I was twenty-four years old when I had my first “real” Valentine.

Oh, sure I had my fair share of drugstore Valentines exchanges and moments of “I like like you” and awkward slow dances and fumblings in the dark, but this was different. I had a boyfriend who I was crazy in love with and I wanted to have the Valentine’s Day that the commercials had promised me all those years.

I wanted a romantic dinner by candlelight. I wanted strawberries and champagne, caviar and roses, and boxes of Godiva chocolate.

But I was poor. And so was my boyfriend. So, instead, I settled for store-bought cupcake batter and ready-made, pink icing, and a Netflix romcom.

My first clue that my Valentine’s Day wasn’t all that it was cracked up to be, was the fact that I planned everything.

Actually, that was my second clue.

The first sign of trouble in paradise was having to remind my boyfriend about Valentine’s Day in the first place.

“So, you’re coming over for Valentine’s Day, right?” I asked him a few days before.

“Oh. Right. Yeah, I guess.”

Sure, my type-A tendencies could have been to blame for my take-charge attitude, but looking back, I knew better than that.
The truth is, I was ignoring that feeling. That gnawing, nauseous feeling that sits at the bottom of the stomach, screaming at you: something isn’t quite right with this.

The feeling had started to come up over the past few weeks whenever my boyfriend and I talked. But, I was tone-deaf. Or, more like, love-deaf. I told myself we were just going through a rough patch. He was stressed with school, I was in the midst of a quarter-life crisis; we were just a little fucked up at the moment, that’s all. No biggie.

I wanted to celebrate Valentine’s Day in the most clichéd, conventional fashion because I was missing love and attention from the guy I loved. I hoped the spirit of the holiday would inject the romance back into our love-starved relationship.

As planned, my boyfriend came over to my apartment. We baked our pink cupcakes and ate Chinese take-out on the couch. We chatted, but our conversation was stilted and small. There was something hanging above us. A heavy, unspoken weight, otherwise known as The Talk.

But it was Valentine’s Day! And no breaks up on Valentine’s Day.

So, in full-on denial mode, I decided to pop in the movie. I had chosen what I had thought would be the ultimate romance, The Way We Were.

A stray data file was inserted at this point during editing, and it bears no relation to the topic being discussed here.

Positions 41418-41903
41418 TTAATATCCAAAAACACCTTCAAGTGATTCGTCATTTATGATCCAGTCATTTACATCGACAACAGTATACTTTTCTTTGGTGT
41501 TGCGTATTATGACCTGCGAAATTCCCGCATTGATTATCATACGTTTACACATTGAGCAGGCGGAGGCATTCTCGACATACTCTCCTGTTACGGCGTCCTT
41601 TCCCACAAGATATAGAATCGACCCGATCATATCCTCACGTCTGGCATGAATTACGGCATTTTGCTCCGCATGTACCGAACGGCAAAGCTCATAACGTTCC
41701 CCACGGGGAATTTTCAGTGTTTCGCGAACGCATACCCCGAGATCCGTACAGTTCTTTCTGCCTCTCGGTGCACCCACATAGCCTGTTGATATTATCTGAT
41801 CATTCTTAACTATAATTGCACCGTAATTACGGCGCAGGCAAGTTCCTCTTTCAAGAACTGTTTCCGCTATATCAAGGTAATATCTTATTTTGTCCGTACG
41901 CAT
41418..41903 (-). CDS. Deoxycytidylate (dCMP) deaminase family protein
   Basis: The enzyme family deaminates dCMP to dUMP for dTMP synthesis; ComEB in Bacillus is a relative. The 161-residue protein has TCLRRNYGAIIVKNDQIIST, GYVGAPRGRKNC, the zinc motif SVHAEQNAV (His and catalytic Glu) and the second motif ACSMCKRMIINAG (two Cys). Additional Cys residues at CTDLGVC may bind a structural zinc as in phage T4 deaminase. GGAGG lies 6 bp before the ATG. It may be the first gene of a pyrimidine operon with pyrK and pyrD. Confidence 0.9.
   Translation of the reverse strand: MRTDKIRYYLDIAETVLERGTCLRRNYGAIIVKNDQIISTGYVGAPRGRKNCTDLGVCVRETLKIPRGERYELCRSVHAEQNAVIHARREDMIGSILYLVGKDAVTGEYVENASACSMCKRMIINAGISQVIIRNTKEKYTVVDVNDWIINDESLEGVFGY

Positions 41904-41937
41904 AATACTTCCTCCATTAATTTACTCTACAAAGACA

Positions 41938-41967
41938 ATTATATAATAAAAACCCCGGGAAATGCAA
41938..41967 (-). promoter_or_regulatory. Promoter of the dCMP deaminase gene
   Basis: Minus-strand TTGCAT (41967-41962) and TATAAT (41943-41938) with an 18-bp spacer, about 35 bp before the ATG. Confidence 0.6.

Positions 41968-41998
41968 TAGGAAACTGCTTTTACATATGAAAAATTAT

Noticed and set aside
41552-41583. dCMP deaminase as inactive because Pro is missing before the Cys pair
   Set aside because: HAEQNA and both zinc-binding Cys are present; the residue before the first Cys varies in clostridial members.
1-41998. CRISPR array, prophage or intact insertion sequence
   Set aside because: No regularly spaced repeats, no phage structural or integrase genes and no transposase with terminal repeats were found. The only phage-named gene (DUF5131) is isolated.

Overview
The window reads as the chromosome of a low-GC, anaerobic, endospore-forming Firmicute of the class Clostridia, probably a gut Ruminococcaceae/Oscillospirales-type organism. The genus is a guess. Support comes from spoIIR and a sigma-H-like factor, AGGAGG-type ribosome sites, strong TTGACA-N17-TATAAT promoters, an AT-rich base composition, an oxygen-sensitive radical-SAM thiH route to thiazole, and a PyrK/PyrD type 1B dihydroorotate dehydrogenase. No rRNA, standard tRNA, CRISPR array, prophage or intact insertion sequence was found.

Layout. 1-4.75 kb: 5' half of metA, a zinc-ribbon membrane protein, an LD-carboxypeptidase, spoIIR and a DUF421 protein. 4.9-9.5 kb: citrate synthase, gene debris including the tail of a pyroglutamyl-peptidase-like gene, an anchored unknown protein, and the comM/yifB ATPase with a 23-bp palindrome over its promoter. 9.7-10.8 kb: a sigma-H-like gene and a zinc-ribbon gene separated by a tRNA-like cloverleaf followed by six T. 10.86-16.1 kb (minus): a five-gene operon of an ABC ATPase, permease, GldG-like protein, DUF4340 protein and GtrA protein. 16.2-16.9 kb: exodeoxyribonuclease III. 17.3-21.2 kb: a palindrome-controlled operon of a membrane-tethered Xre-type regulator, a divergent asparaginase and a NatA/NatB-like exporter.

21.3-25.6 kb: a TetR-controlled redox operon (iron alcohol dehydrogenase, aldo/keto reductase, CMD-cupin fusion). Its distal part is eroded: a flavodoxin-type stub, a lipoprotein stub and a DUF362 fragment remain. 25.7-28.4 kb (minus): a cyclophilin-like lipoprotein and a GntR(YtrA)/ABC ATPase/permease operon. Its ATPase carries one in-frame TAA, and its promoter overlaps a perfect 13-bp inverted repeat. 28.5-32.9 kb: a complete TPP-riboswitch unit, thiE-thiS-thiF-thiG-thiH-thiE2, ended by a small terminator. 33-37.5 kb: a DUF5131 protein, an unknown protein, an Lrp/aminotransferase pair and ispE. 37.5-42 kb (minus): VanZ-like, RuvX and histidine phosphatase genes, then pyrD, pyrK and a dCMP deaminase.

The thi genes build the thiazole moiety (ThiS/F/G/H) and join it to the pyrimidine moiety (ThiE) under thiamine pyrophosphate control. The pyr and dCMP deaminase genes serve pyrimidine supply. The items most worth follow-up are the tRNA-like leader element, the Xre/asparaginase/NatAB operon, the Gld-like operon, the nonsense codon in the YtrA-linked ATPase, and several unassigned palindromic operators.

I had absolutely no idea what this movie was about. I knew it was considered a romantic classic and starred Barbra Streisand and Robert Redford, but I didn’t know that (spoiler alert!) THEY BREAK UP IN THE END!

Granted, the title alone suggests something past tense, but I was hopeful that these two crazy star-crossed lovers would get their shit together and make it work. “If these two can make it,” I thought, “maybe we can, too!”

My third clue happened after the movie ended and Babs and Robert had gone their separate ways FOREVER. My boyfriend turned to me and said (without a hint of irony): “That was the perfect ending.”

I was dumbfounded.

“How can you say that?” I said. “Sure, Barbra and Robert were polar opposites from each other and fought like crazy, but they had passion. And they loved each other.”

“Sometimes love isn’t enough,” he said.

He was right, of course. Truthfully, we were opposites and we wanted different things out of life. We had mad crazy chemistry, and there was love there, but we had spun a complicated yarn of a relationship. It wasn’t enough to transform into something long-lasting. This was becoming more apparent everyday, and we had chosen to ignore it in our own ways. Like, Streisand’s Katie, I had pushed and pushed for us. While he, like Redford’s Hubbell, chose to let go and not try.

Officially, we didn’t break up on Valentine’s Day.

That would happen a few days later when he dumped me.

But it was that night when we both knew it was over. (My fourth clue happened when he didn’t want to have sex with me, to which my heart, head and loins told me in unison: “It’s done, sister.”)

I finally allowed myself to surrender to that feeling in the pit of my stomach. It hurt more than I care to remember.

But I do remember the pink cupcakes we had baked together made great comfort food.

I still think Valentine’s Day is romantic and clichéd and commercialized. I still want caviar and champagne and Godiva chocolates. But I know now to recognize that sick “SOS” feeling and to address it ASAP. Before the 14th of February – because no one woman should ever eat pink Valentine’s Day Day cupcakes out of a trashcan.